This feature expands wireless domain services (WDS) IEEE 802.1X local authentication to include support for Extensible Authentication Protocol-Flexible Authentication via Secure Tunneling (EAP-FAST). IEEE 802.1X local authentication was introduced in Cisco IOS Software release 12.2(11)JA.
Wi-Fi Multimedia (WMM) Required Elements
This feature supports the required elements of Wi-Fi Multimedia (WMM). WMM is designed to improve the user experience for audio, video and voice applications over a Wi-Fi wireless connection. WMM is a subset of the IEEE 802.11e Quality of Service (QoS) draft standard. WMM supports QoS prioritized media access via the Enhanced Distributed Channel Access (EDCA) method. Optional elements of the WMM specification including call admission control using traffic specifications (TSPEC) are not supported in this release.
VLAN Assignment By Name
This feature allows the Remote Authentication Dial-In User Service (RADIUS) server to assign a client to a virtual LAN (VLAN) identified by its VLAN name. In releases before Cisco IOS Software release 12.3(2)JA, the RADIUS server identified the VLAN by ID. This feature is important for deployments where VLAN IDs are not used consistently throughout the network.
Microsoft WPS IE SSIDL
This feature allows the Cisco Aironet access point to broadcast a list of configured SSIDs such as SSID Lists (SSIDL) in the Microsoft Wireless Provisioning Services Information Element (WPS IE). A client with the ability to read the SSIDL can alert the user to the availability of the SSIDs. This feature provides a bandwidth-efficient, software-upgradeable alternative to multiple broadcast SSIDs (MB/SSIDs).
HTTP Web Server v1.1
This feature provides a consistent interface for users and applications by implementing the HTTP 1.1 standard (see RFC 2616). In previous releases, Cisco software supported only a partial implementation of HTTP 1.0. The integrated HTTP Server API supports server application interfaces. When combined with the HTTPS and HTTP 1.1 Client features, provides a complete, secure solution for HTTP services to and from Cisco devices.
This features provides the capability to redirect traffic intended for a particular destination to another IP address specified by the administrator.
Features Not Supported
The following features that were introduced in Cisco IOS Software Release 12.2(13)JA or earlier that are not supported by the Cisco Aironet 1310 access point/bridge:
•Radio management aggregation
•Layer 3 Mobility Service via fast secure roaming tunnels
•Wireless Domain Services (WDS)
•IEEE 802.11a support
This section contains important information to keep in mind when installing your 1310 access point/bridge.
Warning This warning means danger. You are in a situation that could cause bodily injury. Before you work on any equipment, be aware of the hazards involved with electrical circuitry and be familiar with standard practices for preventing accidents.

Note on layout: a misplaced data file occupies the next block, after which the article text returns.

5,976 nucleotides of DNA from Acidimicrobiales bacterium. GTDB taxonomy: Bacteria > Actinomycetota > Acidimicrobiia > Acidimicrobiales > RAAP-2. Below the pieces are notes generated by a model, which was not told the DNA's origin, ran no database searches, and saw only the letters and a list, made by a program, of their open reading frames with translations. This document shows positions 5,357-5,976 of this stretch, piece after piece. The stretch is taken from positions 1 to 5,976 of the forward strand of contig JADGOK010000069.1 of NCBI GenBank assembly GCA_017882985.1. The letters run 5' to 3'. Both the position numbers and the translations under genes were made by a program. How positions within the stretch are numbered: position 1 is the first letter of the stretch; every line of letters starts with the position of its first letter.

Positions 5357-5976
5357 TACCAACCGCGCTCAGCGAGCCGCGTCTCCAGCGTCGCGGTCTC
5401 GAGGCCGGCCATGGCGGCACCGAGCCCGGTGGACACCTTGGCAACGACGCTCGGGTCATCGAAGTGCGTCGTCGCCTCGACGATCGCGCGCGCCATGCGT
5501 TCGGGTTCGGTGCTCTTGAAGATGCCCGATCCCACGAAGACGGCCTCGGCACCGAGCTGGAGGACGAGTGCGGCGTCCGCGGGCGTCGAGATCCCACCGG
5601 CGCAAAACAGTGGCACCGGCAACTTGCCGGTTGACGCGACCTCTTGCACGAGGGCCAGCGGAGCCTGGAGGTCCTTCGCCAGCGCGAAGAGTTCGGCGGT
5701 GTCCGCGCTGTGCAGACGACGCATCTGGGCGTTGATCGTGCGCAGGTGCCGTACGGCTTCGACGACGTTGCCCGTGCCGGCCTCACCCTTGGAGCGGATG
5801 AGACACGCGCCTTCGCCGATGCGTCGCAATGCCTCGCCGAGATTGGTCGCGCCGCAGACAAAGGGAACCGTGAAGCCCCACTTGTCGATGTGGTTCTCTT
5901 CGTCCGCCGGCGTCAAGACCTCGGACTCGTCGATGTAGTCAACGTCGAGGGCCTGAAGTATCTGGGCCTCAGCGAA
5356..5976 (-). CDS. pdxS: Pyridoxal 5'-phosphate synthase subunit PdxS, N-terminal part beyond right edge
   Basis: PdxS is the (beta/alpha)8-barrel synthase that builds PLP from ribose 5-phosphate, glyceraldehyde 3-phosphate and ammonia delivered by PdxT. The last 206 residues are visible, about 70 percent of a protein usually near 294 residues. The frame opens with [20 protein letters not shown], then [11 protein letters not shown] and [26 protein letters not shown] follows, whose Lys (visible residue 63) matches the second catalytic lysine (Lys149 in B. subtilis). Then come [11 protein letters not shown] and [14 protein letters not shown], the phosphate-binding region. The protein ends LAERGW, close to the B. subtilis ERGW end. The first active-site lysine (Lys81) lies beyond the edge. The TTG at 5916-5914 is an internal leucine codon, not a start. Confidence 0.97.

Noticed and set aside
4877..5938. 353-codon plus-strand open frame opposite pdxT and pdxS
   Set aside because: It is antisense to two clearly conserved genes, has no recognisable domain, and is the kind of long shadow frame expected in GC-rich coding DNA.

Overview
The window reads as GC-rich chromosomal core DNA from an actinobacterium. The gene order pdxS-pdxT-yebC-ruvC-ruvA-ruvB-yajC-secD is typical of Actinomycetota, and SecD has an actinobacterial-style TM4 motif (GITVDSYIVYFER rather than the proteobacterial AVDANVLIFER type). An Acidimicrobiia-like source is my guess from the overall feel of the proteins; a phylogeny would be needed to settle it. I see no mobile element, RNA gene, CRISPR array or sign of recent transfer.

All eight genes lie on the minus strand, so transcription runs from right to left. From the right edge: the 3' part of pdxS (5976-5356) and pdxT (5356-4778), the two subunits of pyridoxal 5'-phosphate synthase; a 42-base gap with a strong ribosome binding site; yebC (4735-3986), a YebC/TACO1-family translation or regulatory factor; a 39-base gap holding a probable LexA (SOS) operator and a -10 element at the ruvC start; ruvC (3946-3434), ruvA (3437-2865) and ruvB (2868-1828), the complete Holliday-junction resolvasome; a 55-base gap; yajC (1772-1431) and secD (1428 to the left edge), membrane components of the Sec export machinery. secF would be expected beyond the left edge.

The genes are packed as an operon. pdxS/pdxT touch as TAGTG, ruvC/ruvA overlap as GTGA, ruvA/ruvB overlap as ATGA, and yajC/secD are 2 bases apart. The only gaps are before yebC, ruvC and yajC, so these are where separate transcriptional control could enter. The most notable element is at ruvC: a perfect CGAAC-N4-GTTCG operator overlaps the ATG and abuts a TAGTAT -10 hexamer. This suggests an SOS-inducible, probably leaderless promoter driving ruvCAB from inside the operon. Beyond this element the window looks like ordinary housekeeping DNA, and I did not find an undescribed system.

Warning Only trained and qualified personnel should be allowed to install, replace, or service this equipment.
Warning This product relies on the building's installation for short-circuit (overcurrent) protection. Ensure that the protective device is rated not greater than:
120 VAC, 15A U.S. (240vac, 10A International)
Warning Read the installation instructions before you connect the system to its power source.
Warning Do not work on the system or disconnect cables during periods of lightning activity.
Warning Do not operate your wireless network near unshielded blasting caps or in an explosive environment unless the device has been modified to be especially qualified for such use.
Warning In order to comply with radio frequency (RF) exposure limits, the antennas for this product should be positioned no less than 6.56 ft. (2 m) from your body or nearby persons.
Warning This unit is intended for installation in restricted access areas. A restricted access area can be accessed only through the use of a special tool, lock and key, or other means of security.
The following warnings apply to vehicle installations:
Warning A readily accessible two-pole disconnect device must be incorporated in the fixed wiring.
Warning Connect the unit only to CD power source that complies with the safety extra-low (SELV) requirements in IEC 60950 based safety standards.
Follow the guidelines in this section to ensure proper operation and safe use of the 1300 series.
FCC Safety Compliance Statement
FCC Compliance with its action in ET Docket 96-8, has adopted a safety standard for human exposure to RF electromagnetic energy emitted by FCC-certified eqipment. When used with approved Cisco Aironet antennas, Cisco Aironet products meet the uncontrolled environmental limits found in OET-65 and ANSI C95.1, 1991. Proper operation of this radio device according to the instructions in this publication results in user exposure substantially below the FCC recommended limits.